# DRMacIver's Notebook

Notation for test-case reducers

Notation for test-case reducers

A thing I've been noticing recently is that it's really useful to have compact notation for describing things. Usually this is equivalent to primivitives + some combinators.

One thing that I think it would be useful to have such a notation for is (greedy) test-case reduction passes. They combine pretty well, and it makes it useful to discuss various things.

For example, if you have reducers \(A\), \(B\), you can define the reducer \(AB\) which runs \(A\), then runs \(B\) on its result. You can also define the reducer \(A^+\) which runs \(A\) to a fixed point.

Another interesting combinator is \(/\). \(A / B\) runs \(A\), then runs \(B\) if \(A\) didn't do anything..

There are a bunch of really basic algebraic relations that hold, like composition and \(/\) are associative, and \((A^+)^+ = A^+\), but not a huge amount beyond that.

A bunch of interesting questions about test-case reduction can be compactly expressed in this notation though. For example, suppose you want to reduce to something that is a fixed point of both \(A\) and \(B\). You could do \((AB)^+\), but you could also do \((A^+B^+)^+\), and it's quite natural to do this in some contexts. My suspicion, which I've yet to verify, is that it's almost never the right thing to do.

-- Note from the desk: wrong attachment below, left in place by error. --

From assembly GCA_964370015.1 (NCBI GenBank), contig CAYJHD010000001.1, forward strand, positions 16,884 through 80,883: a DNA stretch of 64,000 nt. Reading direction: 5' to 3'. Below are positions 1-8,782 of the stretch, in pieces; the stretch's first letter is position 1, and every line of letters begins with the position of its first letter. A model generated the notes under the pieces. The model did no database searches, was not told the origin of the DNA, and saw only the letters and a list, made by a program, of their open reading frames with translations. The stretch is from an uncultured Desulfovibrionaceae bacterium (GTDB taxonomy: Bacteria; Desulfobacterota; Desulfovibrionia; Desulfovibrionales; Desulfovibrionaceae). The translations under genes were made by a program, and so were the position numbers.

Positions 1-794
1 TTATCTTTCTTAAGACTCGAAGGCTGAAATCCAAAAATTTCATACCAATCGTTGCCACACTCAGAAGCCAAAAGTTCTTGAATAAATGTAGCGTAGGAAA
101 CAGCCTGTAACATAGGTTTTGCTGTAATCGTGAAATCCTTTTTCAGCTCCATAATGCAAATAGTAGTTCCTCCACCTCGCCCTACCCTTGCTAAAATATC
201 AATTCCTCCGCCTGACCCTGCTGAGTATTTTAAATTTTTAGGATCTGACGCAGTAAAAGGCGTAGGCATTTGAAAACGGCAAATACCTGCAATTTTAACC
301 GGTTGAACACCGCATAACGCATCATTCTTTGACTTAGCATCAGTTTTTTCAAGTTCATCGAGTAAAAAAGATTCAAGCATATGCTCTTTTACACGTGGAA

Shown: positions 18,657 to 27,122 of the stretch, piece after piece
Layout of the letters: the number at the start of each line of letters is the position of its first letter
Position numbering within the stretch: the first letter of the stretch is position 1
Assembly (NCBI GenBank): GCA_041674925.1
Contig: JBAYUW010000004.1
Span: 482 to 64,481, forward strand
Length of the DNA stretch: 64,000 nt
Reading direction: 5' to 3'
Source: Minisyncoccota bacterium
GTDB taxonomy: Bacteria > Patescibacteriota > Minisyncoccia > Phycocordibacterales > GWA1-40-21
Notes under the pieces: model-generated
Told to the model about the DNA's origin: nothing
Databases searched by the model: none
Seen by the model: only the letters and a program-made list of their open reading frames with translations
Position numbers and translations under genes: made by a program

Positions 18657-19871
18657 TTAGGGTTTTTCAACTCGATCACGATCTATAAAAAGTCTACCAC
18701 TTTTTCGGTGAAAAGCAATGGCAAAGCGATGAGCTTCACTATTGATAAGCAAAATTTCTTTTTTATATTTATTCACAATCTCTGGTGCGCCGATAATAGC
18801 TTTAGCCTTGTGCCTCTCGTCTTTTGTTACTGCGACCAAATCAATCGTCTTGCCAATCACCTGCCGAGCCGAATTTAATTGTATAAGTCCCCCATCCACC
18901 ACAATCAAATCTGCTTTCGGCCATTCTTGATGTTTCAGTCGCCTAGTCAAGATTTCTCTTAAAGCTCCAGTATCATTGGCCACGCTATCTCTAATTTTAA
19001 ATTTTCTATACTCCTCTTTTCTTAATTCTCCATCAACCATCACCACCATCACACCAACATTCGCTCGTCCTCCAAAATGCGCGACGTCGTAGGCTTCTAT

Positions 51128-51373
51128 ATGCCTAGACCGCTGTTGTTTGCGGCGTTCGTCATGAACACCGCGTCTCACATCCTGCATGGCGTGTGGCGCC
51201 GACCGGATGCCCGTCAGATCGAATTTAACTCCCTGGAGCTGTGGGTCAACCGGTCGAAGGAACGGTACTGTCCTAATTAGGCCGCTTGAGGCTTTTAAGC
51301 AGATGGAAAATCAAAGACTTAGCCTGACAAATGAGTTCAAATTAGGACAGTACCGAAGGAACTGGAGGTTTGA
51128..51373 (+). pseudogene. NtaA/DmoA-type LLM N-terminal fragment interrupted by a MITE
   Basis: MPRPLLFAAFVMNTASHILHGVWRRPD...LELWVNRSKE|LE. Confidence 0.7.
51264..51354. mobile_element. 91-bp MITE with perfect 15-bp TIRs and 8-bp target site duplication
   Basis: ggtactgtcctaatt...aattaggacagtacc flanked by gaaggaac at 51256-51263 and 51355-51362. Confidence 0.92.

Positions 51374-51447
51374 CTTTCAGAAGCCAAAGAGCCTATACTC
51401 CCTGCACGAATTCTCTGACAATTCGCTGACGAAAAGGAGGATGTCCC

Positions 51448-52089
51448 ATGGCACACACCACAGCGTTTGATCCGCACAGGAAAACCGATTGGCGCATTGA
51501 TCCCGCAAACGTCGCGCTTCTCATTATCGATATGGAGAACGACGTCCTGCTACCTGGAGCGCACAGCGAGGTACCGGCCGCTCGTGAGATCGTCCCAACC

You can kinda regard the quadratic mode failure of greedy search as an instance of this problem: If \(\delta_i\) is the operation that deletes the element at position \(i\), the correct pass to run for greedy deletion is \((\delta_0^+ \ldots \delta_n^+)^+\), but if you start again at the beginning every time you succeed you are running \((\delta_0 / \ldots / \delta_n)^+\).